When Mike Thornton gets together with his brothers, Sam and Rob, you can count on potatoes being part of their conversation.
The Thornton boys grew up in a potato environment.
Their father, Robert is a professor emeritus of Horticulture from Washington State University. He was the states vegetable extension specialist from the late 1960s to his retirement four years ago.
"I still remember as a kid going out and tromping around in potato fields with my dad," said Mike Thornton while sitting in his office at the University of Idahos Parma Research and Extension Center.
Those days of youth spent in potato fields with their father must have had a cumulative effect on the all three boys. Mike is the superintendent of the Southwest Idaho Research and Extension Center and an associate professor of plant sciences at the University of Idaho, Sam works at Syngenta Seed Treatment and Rob
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Few agricultural segments have needed to adapt as much as the potato industry.
Sure, growers of all specialty crops and commodities have adopted new technology, from water-monitoring equipment to GPS-guided planters and harvesters. But potato growers faced with a declining market and rising input costs set about to become profitable by addressing the supply and demand side of the equation.
Reducing acreage nationwide reduced the overabundance of potatoes on the market, and marketing campaigns and increased exports have helped to address the demand side.
Nowhere is this new emphasis on marketing more visible than at the Produce Marketing Associations Fresh Summit, held in Orlando, Fla., Oct. 25-27. A few years ago, potato products could be found on the edges of the show floor with small booths and limited displays. But at the last two Fresh Summit shows, potato marketers and grower/shippers have moved into the
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The year was 1977. Tom Campbell had just completed high school. He wasnt simply looking for a job, he was searching for a vocation a lifelong career. He learned how to operate a potato harvester that first year in order to plant potatoes with his brother Bill in 1978. A neighboring farmer was retiring and offered his potato equipment to him for $11,000.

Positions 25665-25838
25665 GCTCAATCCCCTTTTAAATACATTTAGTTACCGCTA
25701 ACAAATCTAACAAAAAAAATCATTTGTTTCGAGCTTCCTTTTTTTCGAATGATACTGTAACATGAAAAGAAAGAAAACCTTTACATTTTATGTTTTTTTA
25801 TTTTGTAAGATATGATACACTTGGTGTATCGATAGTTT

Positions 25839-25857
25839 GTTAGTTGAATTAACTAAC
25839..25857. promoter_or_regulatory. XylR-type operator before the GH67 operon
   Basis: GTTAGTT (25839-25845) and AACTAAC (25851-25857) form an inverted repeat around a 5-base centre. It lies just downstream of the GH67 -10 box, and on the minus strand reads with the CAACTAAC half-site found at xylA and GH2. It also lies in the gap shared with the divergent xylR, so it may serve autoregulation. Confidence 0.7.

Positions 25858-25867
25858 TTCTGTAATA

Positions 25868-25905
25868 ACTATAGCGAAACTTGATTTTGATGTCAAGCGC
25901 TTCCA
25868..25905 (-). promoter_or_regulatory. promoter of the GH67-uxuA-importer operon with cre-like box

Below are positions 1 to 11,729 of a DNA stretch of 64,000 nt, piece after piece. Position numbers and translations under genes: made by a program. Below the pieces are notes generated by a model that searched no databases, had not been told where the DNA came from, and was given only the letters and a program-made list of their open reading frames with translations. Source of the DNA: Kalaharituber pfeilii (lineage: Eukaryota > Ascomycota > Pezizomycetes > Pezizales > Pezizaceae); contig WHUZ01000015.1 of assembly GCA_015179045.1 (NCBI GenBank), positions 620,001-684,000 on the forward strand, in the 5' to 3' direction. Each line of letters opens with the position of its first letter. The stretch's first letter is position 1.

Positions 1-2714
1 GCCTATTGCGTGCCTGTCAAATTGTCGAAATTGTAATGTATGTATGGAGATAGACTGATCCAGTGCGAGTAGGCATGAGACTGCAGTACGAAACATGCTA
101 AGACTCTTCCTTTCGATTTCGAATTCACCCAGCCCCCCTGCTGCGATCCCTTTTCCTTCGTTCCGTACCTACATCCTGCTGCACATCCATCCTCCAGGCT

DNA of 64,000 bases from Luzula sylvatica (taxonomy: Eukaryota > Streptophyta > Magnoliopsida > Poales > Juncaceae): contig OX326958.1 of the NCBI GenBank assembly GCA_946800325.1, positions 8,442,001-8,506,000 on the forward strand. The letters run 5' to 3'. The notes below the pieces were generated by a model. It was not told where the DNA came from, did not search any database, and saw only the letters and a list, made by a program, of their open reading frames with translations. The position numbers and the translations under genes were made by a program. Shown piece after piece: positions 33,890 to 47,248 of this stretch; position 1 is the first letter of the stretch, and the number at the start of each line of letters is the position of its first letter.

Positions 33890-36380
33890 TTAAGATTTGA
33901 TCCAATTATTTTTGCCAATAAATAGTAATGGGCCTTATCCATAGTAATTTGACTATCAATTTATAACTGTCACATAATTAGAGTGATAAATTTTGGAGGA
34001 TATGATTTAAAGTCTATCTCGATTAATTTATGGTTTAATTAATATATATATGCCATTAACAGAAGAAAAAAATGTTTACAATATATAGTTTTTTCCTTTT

I was as green as I could be, Campbell said, reflecting back on his introduction to potato farming, but the equipment consisted of a planter, a harvester, a truck, a bin piler, Bobcat loader, and other miscellaneous equipment. My younger brother Bill and I had everything we needed to plant and harvest a crop of potatoes.
Their first crop was 120 acres of red potatoes. Little did Campbell suspect from this beginning that he would one day be serving the national potato industry
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Total seed acres certified in the United States for 2008 remained about the same as last year at 109,211 acres. Thats down from almost 132,300 acres five years ago. However, the Top 20 varieties for 2008 make up a larger percentage of total acreage than last year, but a smaller percentage over the five-year average. The 78,933 acres dedicated to the Top 20 varieties account for 72 percent of total acreage, but over the last five years the top varieties have accounted for an average of 76 percent of total acres.
The No. 1 variety continues to be the Russet Burbank, but that variety continues its decade-long decline in seed acres. In 2008, 24,324 acres of Russet Burbank were certified, a 14 percent decline from last season and a 36 percent decline from five years ago. Idaho certified 14,132 acres of Russet Burbank in 2008, nearly
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